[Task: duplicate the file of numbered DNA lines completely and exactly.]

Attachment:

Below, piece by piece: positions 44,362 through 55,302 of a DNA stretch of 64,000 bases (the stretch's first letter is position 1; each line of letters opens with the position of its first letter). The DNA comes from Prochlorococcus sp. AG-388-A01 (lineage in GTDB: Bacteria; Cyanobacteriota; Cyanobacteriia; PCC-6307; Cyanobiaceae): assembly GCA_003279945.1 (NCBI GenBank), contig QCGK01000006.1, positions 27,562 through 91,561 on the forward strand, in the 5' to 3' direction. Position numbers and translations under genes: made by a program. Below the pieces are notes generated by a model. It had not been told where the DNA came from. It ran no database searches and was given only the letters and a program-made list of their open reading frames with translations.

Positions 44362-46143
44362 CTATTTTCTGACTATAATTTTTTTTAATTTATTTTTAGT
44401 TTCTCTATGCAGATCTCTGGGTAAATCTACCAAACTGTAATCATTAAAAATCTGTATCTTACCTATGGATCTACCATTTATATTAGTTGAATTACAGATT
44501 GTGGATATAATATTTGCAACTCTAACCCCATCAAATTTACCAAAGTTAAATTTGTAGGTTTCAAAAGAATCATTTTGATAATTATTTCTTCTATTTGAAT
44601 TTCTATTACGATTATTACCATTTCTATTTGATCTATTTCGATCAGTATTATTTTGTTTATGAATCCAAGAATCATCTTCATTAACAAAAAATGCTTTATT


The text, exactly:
Below, piece by piece: positions 44,362 through 55,302 of a DNA stretch of 64,000 bases (the stretch's first letter is position 1; each line of letters opens with the position of its first letter). The DNA comes from Prochlorococcus sp. AG-388-A01 (lineage in GTDB: Bacteria; Cyanobacteriota; Cyanobacteriia; PCC-6307; Cyanobiaceae): assembly GCA_003279945.1 (NCBI GenBank), contig QCGK01000006.1, positions 27,562 through 91,561 on the forward strand, in the 5' to 3' direction. Position numbers and translations under genes: made by a program. Below the pieces are notes generated by a model. It had not been told where the DNA came from. It ran no database searches and was given only the letters and a program-made list of their open reading frames with translations.

Positions 44362-46143
44362 CTATTTTCTGACTATAATTTTTTTTAATTTATTTTTAGT
44401 TTCTCTATGCAGATCTCTGGGTAAATCTACCAAACTGTAATCATTAAAAATCTGTATCTTACCTATGGATCTACCATTTATATTAGTTGAATTACAGATT
44501 GTGGATATAATATTTGCAACTCTAACCCCATCAAATTTACCAAAGTTAAATTTGTAGGTTTCAAAAGAATCATTTTGATAATTATTTCTTCTATTTGAAT
44601 TTCTATTACGATTATTACCATTTCTATTTGATCTATTTCGATCAGTATTATTTTGTTTATGAATCCAAGAATCATCTTCATTAACAAAAAATGCTTTATT